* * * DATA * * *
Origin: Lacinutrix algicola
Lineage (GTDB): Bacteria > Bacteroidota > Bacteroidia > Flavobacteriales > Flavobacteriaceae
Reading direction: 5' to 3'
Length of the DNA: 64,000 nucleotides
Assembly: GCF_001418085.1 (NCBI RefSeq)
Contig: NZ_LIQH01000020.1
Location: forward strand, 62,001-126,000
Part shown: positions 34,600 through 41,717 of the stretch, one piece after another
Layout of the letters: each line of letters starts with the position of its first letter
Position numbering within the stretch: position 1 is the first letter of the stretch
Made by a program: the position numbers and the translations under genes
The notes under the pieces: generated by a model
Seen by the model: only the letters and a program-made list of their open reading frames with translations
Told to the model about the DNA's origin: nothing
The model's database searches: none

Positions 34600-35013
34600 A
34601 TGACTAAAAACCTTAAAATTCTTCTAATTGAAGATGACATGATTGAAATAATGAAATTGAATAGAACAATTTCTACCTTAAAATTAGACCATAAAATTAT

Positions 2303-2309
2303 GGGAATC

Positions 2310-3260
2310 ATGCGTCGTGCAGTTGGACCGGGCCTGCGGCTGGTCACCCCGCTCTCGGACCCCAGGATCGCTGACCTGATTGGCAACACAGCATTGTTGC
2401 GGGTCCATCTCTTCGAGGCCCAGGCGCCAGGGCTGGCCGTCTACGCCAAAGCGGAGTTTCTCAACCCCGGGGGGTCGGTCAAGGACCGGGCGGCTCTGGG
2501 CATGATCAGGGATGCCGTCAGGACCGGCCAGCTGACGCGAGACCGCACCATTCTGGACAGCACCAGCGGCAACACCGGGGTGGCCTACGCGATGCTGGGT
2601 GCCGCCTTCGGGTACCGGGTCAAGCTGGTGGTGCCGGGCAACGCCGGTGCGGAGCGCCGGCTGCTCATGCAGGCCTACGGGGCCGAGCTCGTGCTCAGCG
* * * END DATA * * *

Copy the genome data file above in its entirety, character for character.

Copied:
Origin: Lacinutrix algicola
Lineage (GTDB): Bacteria > Bacteroidota > Bacteroidia > Flavobacteriales > Flavobacteriaceae
Reading direction: 5' to 3'
Length of the DNA: 64,000 nucleotides
Assembly: GCF_001418085.1 (NCBI RefSeq)
Contig: NZ_LIQH01000020.1
Location: forward strand, 62,001-126,000
Part shown: positions 34,600 through 41,717 of the stretch, one piece after another
Layout of the letters: each line of letters starts with the position of its first letter
Position numbering within the stretch: position 1 is the first letter of the stretch
Made by a program: the position numbers and the translations under genes
The notes under the pieces: generated by a model
Seen by the model: only the letters and a program-made list of their open reading frames with translations
Told to the model about the DNA's origin: nothing
The model's database searches: none

Positions 34600-35013
34600 A
34601 TGACTAAAAACCTTAAAATTCTTCTAATTGAAGATGACATGATTGAAATAATGAAATTGAATAGAACAATTTCTACCTTAAAATTAGACCATAAAATTAT

Positions 2303-2309
2303 GGGAATC

Positions 2310-3260
2310 ATGCGTCGTGCAGTTGGACCGGGCCTGCGGCTGGTCACCCCGCTCTCGGACCCCAGGATCGCTGACCTGATTGGCAACACAGCATTGTTGC
2401 GGGTCCATCTCTTCGAGGCCCAGGCGCCAGGGCTGGCCGTCTACGCCAAAGCGGAGTTTCTCAACCCCGGGGGGTCGGTCAAGGACCGGGCGGCTCTGGG
2501 CATGATCAGGGATGCCGTCAGGACCGGCCAGCTGACGCGAGACCGCACCATTCTGGACAGCACCAGCGGCAACACCGGGGTGGCCTACGCGATGCTGGGT
2601 GCCGCCTTCGGGTACCGGGTCAAGCTGGTGGTGCCGGGCAACGCCGGTGCGGAGCGCCGGCTGCTCATGCAGGCCTACGGGGCCGAGCTCGTGCTCAGCG